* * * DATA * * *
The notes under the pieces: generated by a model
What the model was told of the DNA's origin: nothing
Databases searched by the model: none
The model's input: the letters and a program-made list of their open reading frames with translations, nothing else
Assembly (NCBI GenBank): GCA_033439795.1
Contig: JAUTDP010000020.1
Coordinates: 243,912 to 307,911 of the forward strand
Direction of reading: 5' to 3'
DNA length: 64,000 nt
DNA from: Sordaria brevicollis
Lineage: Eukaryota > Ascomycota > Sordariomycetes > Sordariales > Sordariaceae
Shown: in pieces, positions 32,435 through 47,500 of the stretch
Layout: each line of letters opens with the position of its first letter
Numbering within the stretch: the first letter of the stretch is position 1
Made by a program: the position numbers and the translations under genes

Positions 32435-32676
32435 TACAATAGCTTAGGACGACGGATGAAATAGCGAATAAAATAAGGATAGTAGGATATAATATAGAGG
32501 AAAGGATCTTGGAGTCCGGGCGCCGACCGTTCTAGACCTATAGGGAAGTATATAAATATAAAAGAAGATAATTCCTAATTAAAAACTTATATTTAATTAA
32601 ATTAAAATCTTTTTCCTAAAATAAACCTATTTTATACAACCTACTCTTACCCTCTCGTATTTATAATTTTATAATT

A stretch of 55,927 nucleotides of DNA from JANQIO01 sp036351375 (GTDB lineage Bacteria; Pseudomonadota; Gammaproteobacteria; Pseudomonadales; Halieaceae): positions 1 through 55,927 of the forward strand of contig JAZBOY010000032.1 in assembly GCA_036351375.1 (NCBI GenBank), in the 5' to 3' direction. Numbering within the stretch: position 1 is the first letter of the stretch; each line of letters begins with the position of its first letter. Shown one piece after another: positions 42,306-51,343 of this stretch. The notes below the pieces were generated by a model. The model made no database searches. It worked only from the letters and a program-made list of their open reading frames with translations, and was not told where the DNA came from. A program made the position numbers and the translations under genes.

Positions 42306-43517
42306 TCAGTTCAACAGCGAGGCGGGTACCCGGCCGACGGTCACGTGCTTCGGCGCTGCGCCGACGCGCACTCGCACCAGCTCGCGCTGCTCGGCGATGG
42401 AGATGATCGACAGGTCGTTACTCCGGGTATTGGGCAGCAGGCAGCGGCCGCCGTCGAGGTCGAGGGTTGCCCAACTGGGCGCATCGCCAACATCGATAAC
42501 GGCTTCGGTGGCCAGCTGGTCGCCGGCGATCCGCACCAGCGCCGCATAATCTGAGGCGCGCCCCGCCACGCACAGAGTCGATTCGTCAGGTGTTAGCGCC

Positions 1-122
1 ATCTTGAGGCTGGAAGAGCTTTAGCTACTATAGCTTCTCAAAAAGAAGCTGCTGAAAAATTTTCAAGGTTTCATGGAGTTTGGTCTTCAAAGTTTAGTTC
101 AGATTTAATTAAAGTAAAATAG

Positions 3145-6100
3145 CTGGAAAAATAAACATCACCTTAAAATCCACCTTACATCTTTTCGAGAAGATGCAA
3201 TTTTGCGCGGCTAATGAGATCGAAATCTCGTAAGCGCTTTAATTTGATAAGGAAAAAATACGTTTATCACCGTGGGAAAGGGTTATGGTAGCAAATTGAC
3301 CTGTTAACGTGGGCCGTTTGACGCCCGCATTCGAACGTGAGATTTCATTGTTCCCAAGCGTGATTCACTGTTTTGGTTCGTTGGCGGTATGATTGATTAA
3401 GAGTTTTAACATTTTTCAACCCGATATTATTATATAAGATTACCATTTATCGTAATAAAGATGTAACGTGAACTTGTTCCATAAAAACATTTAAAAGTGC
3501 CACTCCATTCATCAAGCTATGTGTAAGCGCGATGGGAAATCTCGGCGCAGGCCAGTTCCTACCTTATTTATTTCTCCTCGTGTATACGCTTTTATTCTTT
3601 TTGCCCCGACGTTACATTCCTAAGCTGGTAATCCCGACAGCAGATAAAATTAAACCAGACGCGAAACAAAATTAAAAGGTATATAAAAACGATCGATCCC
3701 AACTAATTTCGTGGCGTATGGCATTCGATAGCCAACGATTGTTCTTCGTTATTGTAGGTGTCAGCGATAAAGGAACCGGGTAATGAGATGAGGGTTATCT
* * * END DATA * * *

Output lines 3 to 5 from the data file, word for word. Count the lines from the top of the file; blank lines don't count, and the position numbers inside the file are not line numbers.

Databases searched by the model: none
The model's input: the letters and a program-made list of their open reading frames with translations, nothing else
Assembly (NCBI GenBank): GCA_033439795.1